(CNN) — So you’ll be home for Christmas? It seems like a lot of people tell their family “you can plan on me”.
AAA estimates that more than 109 million Americans will travel over the long Christmas and New Year week – a number approaching the pre-pandemic record of 119 million Christmas 2019 travelers.
AAA predictions are from December 23 to January 2.
For the more than 100 million people who the AAA predicts will drive, gas prices are falling from highs reached around Thanksgiving. The national average fell to $3.30 on Tuesday from $3.41 a month ago.
Airlines are expected to carry 6.4 million passengers, AAA said. That’s about triple the number from last year, when the pandemic dramatically curtailed holiday travel.
Pekoske predicted that December 23 and January 3 will be the busiest days of the winter vacation season.
The Sunday and Monday after Christmas will see “a convergence of travelers returning home from Christmas trips and departing for New Year’s holidays”.
United: prepare for a rush
Travelers crowd the United Airlines check-in area at Los Angeles International Airport on Wednesday, November 24, 2021.
Jae C. Hong/AP
United Airlines said it was preparing for holiday travel this month to be even busier than the Thanksgiving rush, which set a pandemic-era record.
The airline said it expects to fly an average of 420,000 passengers a day, up from 400,000 daily around Thanksgiving. That’s around 8 million passengers for its holiday period, which United sets from December 16 to January 3.
The airline said it would operate an additional 200 flights per day to handle increased loads.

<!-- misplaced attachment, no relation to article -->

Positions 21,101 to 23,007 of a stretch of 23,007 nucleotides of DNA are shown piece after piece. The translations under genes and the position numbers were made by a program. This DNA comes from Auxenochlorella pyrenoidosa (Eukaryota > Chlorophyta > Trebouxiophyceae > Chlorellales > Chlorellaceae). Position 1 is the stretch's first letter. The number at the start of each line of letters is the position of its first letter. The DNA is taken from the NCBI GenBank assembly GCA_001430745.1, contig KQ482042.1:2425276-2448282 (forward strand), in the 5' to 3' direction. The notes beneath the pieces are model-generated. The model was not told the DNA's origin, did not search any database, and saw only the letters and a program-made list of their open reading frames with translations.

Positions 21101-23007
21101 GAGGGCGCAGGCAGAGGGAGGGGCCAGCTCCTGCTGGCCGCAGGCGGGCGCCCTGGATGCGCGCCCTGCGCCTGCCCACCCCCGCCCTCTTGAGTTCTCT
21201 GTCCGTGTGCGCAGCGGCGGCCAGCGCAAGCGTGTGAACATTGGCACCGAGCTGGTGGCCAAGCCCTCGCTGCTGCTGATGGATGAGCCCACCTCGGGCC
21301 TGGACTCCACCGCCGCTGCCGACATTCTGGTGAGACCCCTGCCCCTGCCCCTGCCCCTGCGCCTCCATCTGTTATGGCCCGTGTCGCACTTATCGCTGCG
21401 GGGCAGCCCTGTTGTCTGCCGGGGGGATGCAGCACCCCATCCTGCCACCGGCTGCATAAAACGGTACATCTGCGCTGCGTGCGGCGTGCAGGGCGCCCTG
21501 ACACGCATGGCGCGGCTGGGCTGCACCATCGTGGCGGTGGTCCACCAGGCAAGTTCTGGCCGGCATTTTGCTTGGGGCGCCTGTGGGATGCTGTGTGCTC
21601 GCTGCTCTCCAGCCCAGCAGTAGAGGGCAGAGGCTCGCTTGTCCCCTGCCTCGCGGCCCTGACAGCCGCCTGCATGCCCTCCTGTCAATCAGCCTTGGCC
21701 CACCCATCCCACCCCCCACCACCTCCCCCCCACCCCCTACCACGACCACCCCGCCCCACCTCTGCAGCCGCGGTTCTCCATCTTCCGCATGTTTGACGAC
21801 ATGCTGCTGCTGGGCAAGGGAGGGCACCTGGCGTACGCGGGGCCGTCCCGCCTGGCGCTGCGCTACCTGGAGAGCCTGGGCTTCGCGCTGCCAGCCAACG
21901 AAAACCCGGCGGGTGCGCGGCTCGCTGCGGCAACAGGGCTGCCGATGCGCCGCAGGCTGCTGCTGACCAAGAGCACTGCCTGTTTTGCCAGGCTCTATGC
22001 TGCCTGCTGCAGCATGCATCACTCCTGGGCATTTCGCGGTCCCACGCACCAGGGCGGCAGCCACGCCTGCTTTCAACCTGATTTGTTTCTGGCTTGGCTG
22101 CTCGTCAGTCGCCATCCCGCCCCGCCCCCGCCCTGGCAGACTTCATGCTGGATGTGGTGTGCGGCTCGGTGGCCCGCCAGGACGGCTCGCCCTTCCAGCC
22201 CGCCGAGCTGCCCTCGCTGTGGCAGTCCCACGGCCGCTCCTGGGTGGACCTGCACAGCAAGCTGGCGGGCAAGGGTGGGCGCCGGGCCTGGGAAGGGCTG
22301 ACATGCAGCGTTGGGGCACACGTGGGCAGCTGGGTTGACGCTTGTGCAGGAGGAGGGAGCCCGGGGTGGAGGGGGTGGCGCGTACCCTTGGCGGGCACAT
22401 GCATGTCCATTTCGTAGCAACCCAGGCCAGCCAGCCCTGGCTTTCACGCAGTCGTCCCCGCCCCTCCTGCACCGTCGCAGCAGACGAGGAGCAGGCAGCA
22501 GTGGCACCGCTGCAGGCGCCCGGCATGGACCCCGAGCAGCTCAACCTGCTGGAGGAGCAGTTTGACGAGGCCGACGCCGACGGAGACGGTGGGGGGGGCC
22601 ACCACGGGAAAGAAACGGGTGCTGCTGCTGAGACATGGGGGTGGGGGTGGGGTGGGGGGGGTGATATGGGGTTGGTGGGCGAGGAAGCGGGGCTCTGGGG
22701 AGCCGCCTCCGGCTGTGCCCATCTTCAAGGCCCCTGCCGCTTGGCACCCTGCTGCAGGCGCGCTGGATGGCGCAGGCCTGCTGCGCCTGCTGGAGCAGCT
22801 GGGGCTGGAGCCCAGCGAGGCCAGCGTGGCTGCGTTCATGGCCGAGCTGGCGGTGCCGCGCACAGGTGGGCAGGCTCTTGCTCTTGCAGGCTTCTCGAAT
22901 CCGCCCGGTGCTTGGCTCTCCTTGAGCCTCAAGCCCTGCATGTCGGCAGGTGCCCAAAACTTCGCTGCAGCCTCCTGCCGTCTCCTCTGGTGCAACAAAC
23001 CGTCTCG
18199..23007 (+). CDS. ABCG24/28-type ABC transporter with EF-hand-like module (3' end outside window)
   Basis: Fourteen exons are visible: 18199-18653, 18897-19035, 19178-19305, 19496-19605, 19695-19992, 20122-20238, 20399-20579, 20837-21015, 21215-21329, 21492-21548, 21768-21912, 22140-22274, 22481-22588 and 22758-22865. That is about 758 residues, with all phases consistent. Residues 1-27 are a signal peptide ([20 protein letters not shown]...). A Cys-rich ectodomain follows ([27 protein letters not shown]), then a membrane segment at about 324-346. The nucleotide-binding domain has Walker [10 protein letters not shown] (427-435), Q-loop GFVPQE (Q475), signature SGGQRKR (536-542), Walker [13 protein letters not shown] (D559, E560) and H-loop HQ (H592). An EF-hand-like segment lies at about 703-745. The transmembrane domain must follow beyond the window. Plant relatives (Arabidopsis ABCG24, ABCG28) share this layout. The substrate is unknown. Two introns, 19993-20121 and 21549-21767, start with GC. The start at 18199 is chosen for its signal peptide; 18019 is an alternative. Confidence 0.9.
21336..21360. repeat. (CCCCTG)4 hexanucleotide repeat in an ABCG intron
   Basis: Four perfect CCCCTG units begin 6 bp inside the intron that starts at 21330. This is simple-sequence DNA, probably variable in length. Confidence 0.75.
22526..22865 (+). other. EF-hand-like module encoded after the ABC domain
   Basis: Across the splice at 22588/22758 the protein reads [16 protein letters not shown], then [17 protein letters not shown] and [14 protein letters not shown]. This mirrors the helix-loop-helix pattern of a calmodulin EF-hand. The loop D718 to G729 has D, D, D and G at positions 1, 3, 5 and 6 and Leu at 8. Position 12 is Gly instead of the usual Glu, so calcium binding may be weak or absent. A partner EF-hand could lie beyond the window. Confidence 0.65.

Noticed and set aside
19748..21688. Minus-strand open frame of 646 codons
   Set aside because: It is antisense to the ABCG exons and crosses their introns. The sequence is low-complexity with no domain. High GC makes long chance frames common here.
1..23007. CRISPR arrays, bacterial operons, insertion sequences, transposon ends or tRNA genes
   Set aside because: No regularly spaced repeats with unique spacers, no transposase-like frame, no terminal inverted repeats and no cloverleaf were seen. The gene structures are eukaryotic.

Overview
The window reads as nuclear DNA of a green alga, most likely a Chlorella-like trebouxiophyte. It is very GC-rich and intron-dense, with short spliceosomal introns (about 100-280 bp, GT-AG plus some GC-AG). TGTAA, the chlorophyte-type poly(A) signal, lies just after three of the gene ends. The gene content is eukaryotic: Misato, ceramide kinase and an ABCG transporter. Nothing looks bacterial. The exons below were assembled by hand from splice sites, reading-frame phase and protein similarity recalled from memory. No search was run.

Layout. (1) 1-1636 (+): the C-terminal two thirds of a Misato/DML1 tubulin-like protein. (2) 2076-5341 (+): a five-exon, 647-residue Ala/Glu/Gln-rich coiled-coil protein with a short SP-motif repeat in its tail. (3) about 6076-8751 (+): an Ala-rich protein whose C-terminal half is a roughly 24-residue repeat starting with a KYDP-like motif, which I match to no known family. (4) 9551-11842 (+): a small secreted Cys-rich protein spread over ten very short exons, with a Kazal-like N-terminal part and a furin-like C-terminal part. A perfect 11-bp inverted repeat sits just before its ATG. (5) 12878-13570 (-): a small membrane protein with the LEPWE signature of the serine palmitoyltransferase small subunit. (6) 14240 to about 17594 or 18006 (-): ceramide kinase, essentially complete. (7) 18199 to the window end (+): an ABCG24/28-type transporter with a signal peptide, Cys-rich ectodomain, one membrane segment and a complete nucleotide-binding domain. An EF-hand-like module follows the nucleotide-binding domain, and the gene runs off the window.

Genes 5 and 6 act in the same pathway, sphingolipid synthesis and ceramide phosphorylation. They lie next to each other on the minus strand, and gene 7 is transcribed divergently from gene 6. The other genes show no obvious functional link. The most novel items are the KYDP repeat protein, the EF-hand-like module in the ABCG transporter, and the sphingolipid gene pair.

United are warning that the Thursday before Christmas (December 23) will be the busiest day of this season.
Travel app Hopper also expects December 23 to be the busiest flight day, and it told CNN Travel in an email that the top domestic destinations booked by their customers are New York, Orlando and LA.
Under watch for collapses
Airlines, meanwhile, are under intense scrutiny from Washington after scheduled collapses earlier this year, leaving masses of travelers stranded.
The leaders of the country’s four largest carriers are scheduled to testify before a Senate committee on Wednesday about how they used their shares of more than $50 billion in federal aid to keep aviation workers on the job.
The American Airlines chief is expected to tell lawmakers the carrier is “aggressively onboarding new hires” to avoid a repeat of thousands of flight cancellations this fall.
“The return of air travel demand has been intense,” American Airlines CEO Doug Parker wrote in testimony submitted Monday to the Senate Commerce, Science and Transportation Committee.
“Like other airlines, we have encountered operational challenges in recent months, which we have endeavored to manage as skillfully as possible and with the utmost care for our customers and our team members,” Parker said.
Should I stay or should I go?
New York’s Bryant Park ice rink is just one of the city’s many attractions. Some people might still wonder if they should travel this season while there are still unknowns.
Christopher Occhicone/Bloomberg/Getty Images
While many people should take action, others might be wondering: what about Omicron?
The new variant, designated the “concerning variant” over the Thanksgiving travel season, adds an extra layer of uncertainty as people prepare for December and January travel.
If you’re vaccinated, you shouldn’t have to change your vacation plans, even with Omicron circulating in the United States, according to Dr. Anthony Fauci, director of the National Institute of Allergy and Infectious Diseases.
CNN medical analyst Dr. Leana Wen said whether or not to travel is a personal calculation.
“There are a lot of unknowns, so I think it depends on people’s individual risk tolerance. There will be people who are okay with the unknowns and who are generally healthy, fully vaccinated and not not so worried,” said Wen, an emergency physician and professor of health policy and management at George Washington University’s Milken Institute School of Public Health.
“But there are other people who, due to their own medical circumstances or risk factors, might feel differently.”